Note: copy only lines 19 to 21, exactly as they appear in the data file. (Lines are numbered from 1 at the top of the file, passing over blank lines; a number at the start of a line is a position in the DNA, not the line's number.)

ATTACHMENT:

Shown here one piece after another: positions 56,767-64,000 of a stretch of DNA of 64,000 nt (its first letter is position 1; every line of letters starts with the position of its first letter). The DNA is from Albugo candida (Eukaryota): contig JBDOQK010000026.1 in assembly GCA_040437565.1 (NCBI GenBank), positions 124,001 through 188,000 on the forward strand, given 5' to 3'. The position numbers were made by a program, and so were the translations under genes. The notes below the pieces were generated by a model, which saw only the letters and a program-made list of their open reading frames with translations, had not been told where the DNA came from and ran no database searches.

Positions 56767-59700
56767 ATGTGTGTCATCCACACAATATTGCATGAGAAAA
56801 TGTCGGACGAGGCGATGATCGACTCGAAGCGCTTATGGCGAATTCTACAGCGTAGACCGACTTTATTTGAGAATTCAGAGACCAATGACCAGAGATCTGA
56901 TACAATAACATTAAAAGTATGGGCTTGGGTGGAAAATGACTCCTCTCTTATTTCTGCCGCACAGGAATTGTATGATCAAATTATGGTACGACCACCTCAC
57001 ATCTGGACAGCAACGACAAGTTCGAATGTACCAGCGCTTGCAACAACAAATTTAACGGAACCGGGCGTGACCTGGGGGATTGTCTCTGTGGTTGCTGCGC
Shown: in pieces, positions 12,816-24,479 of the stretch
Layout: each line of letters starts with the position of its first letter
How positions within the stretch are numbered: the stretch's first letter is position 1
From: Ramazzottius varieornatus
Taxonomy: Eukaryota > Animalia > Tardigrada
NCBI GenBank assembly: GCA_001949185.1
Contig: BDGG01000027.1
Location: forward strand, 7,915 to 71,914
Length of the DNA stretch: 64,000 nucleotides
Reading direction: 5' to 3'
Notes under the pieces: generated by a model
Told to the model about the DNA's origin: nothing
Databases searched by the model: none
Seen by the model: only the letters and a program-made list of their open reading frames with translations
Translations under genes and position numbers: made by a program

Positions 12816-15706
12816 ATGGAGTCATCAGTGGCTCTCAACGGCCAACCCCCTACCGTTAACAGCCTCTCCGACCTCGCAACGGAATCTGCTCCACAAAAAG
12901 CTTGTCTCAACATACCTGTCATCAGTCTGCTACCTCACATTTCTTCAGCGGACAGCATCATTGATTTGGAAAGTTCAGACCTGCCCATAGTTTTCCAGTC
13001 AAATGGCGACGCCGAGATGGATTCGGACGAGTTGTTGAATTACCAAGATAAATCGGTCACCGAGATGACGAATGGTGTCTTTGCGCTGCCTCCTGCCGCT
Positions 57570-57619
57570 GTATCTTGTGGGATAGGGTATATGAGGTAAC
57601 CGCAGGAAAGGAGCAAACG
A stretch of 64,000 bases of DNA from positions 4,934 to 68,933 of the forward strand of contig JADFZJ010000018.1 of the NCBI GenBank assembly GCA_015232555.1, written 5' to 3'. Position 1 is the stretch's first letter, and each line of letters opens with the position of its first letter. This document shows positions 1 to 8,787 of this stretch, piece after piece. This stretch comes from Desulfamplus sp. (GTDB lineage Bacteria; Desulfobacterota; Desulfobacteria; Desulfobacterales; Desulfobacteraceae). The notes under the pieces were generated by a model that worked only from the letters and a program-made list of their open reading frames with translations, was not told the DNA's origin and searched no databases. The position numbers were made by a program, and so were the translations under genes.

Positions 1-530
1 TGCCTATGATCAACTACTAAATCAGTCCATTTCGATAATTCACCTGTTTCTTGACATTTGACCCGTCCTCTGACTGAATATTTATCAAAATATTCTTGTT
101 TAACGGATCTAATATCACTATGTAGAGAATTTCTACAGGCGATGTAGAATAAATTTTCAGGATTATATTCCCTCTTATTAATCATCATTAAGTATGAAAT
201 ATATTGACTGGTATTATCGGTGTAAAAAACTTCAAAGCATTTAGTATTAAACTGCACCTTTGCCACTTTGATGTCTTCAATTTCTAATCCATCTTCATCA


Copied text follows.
Databases searched by the model: none
Seen by the model: only the letters and a program-made list of their open reading frames with translations
Translations under genes and position numbers: made by a program